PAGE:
Rural round-up

July 10, 2017

Family’s vision for property vindicated – Sally Rae:

Excellence in New Zealand’s sheep industry was celebrated in Southland this week with the annual Beef and Lamb New Zealand Sheep Industry Awards, as Sally Rae reports.

When Alan and Jean Hore bought Beaumont Station in 1972, they were told they would never fatten a lamb on the property.

Fast forward 45 years and the Hore family — Alan and Jean and son Richard and his wife, Abby — won  supplier of the year at Beef and Lamb New Zealand’s Sheep Industry Awards in Invercargill.

Richard Hore yesterday acknowledged his father’s vision, adding that what had been achieved on the 28,000ha Otago high-country property had been through family determination and development. . . 

Farmers few in number but big on generating money-making food – Joyce Wyllie:

 All fine folk who produce food to feed peoples of the world please put your hand up. Then bend it behind your head and over your shoulder, then with a backwards and forwards motion of the wrist give yourselves a well deserved pat on the back.

In a Fieldays speech farmers were encouraged to call themselves “food producers” and become “louder and prouder” at telling their good stories. The presenter was Minister of Primary Industries Nathan Guy. Rather than preaching to the converted at an agricultural gathering, he’s in a prime position to loudly spread that message of pride in food production – and tell this great story – along the corridors of power and city streets.

Championing all the committed people diligently producing food for both local and overseas consumers through all cycles of weather, challenges of changing expectations and undulating prices would be mighty encouraging. . . 

Big kiwifruit growth plans for Maori – Pam Tipa:

About 8% of total kiwifruit production comes from Maori orchards, and now there is an ambitious goal to get up to 20%, says Maori Kiwifruit Growers Forum chairman Tiaki Hunia.

That growth can come in a number of ways, he told Rural News. It can come from new developments on bare land or from mergers or acquisitions, and a large proportion of Maori land is leased to outside investors. . .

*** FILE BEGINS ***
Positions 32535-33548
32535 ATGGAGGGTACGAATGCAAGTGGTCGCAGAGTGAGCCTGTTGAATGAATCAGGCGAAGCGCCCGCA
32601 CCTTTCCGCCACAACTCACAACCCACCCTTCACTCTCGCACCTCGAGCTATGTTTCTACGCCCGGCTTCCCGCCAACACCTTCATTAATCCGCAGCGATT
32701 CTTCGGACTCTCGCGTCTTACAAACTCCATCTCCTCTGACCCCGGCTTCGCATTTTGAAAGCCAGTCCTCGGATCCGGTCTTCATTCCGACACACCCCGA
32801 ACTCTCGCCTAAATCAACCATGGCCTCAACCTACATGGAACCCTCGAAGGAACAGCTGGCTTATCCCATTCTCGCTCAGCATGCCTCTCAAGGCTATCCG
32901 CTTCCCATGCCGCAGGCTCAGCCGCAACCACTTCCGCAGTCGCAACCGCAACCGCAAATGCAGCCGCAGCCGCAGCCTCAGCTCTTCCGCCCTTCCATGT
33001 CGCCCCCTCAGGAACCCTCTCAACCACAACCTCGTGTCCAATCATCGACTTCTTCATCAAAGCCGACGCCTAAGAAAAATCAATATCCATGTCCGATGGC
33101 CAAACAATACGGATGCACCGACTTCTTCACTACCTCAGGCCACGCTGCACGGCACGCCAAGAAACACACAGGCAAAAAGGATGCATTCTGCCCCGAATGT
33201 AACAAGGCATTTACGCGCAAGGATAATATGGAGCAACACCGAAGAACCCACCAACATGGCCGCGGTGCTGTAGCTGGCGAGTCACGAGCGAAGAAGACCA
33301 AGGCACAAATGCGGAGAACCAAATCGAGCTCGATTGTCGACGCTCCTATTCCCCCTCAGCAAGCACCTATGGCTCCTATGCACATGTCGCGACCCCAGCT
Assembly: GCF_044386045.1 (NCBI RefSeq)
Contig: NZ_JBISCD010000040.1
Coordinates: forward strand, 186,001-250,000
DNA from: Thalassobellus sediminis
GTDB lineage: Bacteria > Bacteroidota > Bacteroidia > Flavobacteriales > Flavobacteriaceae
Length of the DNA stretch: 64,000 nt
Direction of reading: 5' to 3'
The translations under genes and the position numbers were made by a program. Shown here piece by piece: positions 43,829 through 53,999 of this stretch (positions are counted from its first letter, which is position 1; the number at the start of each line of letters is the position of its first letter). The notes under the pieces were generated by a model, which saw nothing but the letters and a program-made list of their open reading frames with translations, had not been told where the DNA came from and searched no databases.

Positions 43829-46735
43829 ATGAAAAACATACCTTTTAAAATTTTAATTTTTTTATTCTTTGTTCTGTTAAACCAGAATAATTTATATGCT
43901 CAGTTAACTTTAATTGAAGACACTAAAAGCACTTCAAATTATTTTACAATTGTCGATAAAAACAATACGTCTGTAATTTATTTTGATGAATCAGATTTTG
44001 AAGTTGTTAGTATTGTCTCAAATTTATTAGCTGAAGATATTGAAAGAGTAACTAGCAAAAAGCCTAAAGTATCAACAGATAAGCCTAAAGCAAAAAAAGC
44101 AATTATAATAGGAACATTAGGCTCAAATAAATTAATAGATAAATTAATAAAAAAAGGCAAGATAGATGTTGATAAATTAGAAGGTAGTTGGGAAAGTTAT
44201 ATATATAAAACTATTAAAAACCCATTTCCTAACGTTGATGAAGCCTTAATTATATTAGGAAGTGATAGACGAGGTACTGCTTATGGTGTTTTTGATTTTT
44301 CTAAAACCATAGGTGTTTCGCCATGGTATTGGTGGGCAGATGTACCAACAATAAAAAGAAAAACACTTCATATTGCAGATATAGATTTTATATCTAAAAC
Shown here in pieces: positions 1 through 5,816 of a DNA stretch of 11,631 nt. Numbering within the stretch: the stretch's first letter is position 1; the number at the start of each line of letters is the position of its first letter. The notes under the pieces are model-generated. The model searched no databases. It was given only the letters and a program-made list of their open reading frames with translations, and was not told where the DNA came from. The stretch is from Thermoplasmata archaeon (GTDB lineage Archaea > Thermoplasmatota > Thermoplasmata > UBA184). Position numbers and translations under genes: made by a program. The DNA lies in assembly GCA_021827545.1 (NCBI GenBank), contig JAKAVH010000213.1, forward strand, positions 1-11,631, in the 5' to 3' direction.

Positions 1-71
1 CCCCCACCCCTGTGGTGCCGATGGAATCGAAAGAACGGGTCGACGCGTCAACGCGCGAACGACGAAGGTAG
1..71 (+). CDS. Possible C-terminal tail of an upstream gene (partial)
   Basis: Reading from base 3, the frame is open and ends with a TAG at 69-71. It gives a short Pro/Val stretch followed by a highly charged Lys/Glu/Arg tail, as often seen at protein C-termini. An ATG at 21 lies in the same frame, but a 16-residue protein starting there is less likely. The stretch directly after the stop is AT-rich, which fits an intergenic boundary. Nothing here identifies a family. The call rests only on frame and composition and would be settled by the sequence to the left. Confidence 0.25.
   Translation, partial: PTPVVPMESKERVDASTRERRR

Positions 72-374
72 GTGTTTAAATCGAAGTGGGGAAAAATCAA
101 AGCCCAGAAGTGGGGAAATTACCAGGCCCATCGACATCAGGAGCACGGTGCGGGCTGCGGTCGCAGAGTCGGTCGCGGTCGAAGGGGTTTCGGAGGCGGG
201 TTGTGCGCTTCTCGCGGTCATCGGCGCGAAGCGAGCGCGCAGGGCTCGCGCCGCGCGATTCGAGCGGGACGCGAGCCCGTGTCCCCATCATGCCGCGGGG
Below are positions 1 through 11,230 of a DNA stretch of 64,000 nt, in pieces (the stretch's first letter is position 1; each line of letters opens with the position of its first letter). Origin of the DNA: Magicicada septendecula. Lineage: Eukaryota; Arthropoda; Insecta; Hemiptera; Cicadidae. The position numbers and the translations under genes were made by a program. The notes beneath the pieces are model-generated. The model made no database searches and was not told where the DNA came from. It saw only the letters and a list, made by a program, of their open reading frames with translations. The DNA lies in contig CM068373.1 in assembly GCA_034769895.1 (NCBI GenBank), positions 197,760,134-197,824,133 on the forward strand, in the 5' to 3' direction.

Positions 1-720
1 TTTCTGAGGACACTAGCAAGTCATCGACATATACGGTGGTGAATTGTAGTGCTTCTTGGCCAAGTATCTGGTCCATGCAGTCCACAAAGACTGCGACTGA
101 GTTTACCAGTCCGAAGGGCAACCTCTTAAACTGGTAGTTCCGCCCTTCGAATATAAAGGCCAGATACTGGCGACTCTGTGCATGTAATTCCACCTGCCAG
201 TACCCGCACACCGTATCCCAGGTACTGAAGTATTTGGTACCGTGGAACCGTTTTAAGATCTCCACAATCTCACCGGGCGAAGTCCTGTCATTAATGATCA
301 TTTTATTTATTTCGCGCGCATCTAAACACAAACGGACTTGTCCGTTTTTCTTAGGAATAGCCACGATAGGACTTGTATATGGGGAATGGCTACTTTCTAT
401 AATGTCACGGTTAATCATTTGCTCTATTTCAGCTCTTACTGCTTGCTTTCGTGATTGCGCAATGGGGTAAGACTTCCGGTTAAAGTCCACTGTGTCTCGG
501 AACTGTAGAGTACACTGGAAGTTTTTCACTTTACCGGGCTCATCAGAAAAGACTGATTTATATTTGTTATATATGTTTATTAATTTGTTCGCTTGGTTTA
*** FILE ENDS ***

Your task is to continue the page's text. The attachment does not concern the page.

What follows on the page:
Weka farmer takes on DOC: ‘I’m prepared to go to jail’ – Charlie Mitchell:

Decades after he began farming and eating weka, renegade conservationist Roger Beattie is ready to become a martyr.

The Christchurch man has long dreamed of commercialising endangered species as a means of saving them.

He believes weka and kiwi should be farmed like sheep and cattle, cooked and served on dinner plates for a premium price. . . 

All well with Waitaki dairy farms – Sally Brooker:

Waitaki’s dairy farmers and their cows are wintering well.

North Otago Federated Farmers dairy section chairman Lyndon Strang told Central Rural Life that conditions before calving were ”pretty good”.

Heifers on many farms would begin to calve in mid to late July.

Although the mating period had been ”a bit of a problem for most people”, since then there had been good crop and grass growth, Mr Strang said.

”There’s plenty of feed for winter.

”What little rainfall we’ve had has been hanging round. The cows are still on top of the paddocks and wintering quite well.” . . 

City slicker Lisa Kendall a hot chance in rural-dominated Young Farmer of the Year finals

She may be a city girl known as the “Karaka kid”, but Lisa Kendall is holding her own against a bunch of country blokes in the finals of New Zealand’s Young Farmer of the Year.

With the final round of the competition about to get underway, Lisa says acceptance among her fellow farmers was a little more work for her than some of her rivals.

“I get teased a bit for being an Aucklander in the farming community,” Ms Kendall laughs. . .

Living and farming well in the Marlborough region:

Farming well and thinking healthy go together like sheep and shearing.